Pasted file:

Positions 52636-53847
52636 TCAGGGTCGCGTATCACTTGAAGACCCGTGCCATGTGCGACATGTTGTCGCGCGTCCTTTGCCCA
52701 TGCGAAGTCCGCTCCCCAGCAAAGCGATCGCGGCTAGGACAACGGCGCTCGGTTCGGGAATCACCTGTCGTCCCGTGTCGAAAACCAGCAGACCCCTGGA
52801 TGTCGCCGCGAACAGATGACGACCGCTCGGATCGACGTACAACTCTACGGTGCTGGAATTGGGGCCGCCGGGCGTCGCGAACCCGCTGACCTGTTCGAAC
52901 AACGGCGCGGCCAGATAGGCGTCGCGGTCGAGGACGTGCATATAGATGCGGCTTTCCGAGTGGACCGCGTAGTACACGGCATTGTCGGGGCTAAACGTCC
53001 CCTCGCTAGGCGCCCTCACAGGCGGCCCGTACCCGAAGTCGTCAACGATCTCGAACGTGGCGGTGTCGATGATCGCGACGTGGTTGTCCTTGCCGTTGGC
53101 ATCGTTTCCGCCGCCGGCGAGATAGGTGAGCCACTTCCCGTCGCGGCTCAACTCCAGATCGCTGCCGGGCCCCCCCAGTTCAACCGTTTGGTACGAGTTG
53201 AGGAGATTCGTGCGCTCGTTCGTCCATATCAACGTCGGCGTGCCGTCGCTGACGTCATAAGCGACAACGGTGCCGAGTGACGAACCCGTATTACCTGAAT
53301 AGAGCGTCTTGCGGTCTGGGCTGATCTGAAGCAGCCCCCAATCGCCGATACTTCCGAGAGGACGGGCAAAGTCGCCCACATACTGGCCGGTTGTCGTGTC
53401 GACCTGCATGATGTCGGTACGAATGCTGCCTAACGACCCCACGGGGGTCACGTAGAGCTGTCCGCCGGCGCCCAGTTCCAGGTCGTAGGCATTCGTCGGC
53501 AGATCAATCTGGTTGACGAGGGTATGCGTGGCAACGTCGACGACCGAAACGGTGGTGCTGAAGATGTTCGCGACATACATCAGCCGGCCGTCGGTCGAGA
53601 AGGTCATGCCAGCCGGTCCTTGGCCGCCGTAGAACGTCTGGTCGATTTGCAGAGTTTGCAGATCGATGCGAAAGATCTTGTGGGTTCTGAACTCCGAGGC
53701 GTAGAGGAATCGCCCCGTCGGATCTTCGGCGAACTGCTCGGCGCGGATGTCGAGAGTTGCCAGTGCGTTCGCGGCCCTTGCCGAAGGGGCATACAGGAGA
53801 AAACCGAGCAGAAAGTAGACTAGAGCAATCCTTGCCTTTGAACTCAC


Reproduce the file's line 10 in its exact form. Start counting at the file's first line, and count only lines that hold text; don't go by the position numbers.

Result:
53401 GACCTGCATGATGTCGGTACGAATGCTGCCTAACGACCCCACGGGGGTCACGTAGAGCTGTCCGCCGGCGCCCAGTTCCAGGTCGTAGGCATTCGTCGGC